Client is bringing the documents to clarify the law to the lawyer at the prosecutor office.

The National Credit Act No. 34 of 2005 (“NCA” or the “Act”) is a piece of legislation that provides for consumer protection. This means that where credit transactions take place between parties, it is important for the credit provider to act in accordance with the NCA to ensure it does not prejudice the consumer. The intention of the NCA is to level the playing fields to allow consumers to feel empowered and not to be taken advantage of by large corporate entities.

The two-step test to determine whether the NCA applies to a credit agreement, is whether the consumer falls within the definition of a consumer under section 4 of the Act and whether the transaction would be considered a credit agreement under section 8 of the Act. If the first question is answered negatively then there is no need to continue to the second question as the NCA will not be applicable. It is important to note that the Act only applies to credit agreements within the Republic of South Africa.

Section 4(1) of the NCA states as follows:

Subject to sections 5 and 6, this Act applies to every credit agreement between parties dealing at arm’s length and made within, or having an effect within, the Republic, except a credit agreement in terms of which the consumer is-

(i) a juristic person whose asset value or annual turnover, together with the combined asset value or annual turnover of all related juristic persons, at the time the agreement is made, equals or exceeds the threshold value determined by the Minister in terms of section 7( 1);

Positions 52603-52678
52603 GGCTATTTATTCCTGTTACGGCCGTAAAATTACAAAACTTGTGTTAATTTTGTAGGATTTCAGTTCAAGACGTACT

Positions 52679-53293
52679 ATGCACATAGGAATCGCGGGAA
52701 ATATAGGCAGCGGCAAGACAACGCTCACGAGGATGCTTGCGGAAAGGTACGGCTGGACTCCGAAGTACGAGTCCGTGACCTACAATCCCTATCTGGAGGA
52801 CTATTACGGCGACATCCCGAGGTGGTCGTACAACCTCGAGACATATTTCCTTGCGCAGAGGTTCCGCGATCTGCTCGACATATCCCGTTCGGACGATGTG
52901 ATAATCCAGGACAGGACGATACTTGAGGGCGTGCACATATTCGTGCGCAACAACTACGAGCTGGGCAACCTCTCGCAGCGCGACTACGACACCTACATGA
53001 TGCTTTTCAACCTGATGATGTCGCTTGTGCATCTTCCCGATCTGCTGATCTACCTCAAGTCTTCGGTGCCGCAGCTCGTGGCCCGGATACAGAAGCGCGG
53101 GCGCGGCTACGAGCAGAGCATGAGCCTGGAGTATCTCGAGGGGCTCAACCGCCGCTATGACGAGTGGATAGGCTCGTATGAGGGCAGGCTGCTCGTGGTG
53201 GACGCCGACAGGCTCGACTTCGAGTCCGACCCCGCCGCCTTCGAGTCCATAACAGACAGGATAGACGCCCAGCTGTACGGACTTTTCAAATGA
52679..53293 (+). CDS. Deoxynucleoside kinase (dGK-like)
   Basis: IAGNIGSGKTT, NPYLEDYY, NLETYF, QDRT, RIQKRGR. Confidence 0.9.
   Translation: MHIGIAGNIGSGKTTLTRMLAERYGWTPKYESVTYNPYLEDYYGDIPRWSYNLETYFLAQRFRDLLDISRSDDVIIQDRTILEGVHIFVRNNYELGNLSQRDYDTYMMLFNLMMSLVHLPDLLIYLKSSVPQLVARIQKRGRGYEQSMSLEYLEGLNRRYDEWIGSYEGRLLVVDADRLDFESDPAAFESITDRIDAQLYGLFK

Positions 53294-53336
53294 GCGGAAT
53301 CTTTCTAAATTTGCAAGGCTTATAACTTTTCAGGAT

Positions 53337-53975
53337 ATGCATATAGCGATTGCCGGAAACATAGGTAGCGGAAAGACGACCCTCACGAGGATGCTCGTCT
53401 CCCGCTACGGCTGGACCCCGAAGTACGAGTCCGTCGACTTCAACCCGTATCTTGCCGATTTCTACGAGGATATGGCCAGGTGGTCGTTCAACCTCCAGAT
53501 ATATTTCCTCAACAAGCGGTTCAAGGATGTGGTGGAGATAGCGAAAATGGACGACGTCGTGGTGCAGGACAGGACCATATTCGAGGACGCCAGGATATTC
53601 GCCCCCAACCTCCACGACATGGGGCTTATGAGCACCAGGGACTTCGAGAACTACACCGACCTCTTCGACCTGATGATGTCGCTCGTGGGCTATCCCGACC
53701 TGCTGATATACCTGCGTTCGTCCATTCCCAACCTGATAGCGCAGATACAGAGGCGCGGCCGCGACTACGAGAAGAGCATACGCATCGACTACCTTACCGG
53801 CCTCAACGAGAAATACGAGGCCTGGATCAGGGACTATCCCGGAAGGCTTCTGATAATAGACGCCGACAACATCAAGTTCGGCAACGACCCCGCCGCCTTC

(ii) the state; or

(iii) an organ of state;

(b) a large agreement, as described in section 9(4), in terms of which the consumer is a juristic person whose asset value or annual turnover is, at the time the agreement is made, below the threshold value determined by the Minister in terms of section 7(1); “

The annual turnover or asset value for a juristic person as of today’s date is more than R1 million.  This means that the NCA will apply to all individuals and juristic persons whose annual turnover or asset value is less than R1 million. While a large agreement is R250,000.00 or more in terms of Section 7(1)(b).

Section 8 of the NCA defines what credit agreements are and separates the definition into four categories – credit facilities, credit transactions, credit guarantees and any combination of a credit facility or credit transaction.

The NCA does not apply to the following credit agreements:

  • Loans to family members, friends or partners in an informal manner.
  • Stokvel agreements
  • Insurance policies
  • Leasing of immovable property

What is important to note is that there is a misconception that only registered credit providers need to comply with the provisions of the NCA. This is false as the NCA applies to all credit providers and therefore unregistered credit providers should be familiar with the provisions of the NCA in order to be compliant.

If you are thinking of entering into a transaction where credit will be provided, it is important to understand whether you are required to register as a credit provider. Failure to do so may result in unexpected penalties.

Written by: Orissa Ramesar (Candidate Attorney)

For more information please contact Sarah Marx at smarx@bissets.com or via:

Switchboard:   021-441 9800

Website:  www.bissets.com

Bissets Whatsapp:  072 370 0416 – our Client Liaison, Tracy, will put you in contact with the relevant professional.

This article is a general information sheet and should not be used or relied on as legal or other professional advice. No liability can be accepted for any errors or omissions nor for any loss or damage arising from reliance upon any information herein. Always contact your legal adviser for specific and detailed advice. Errors and omissions excepted (E & OE).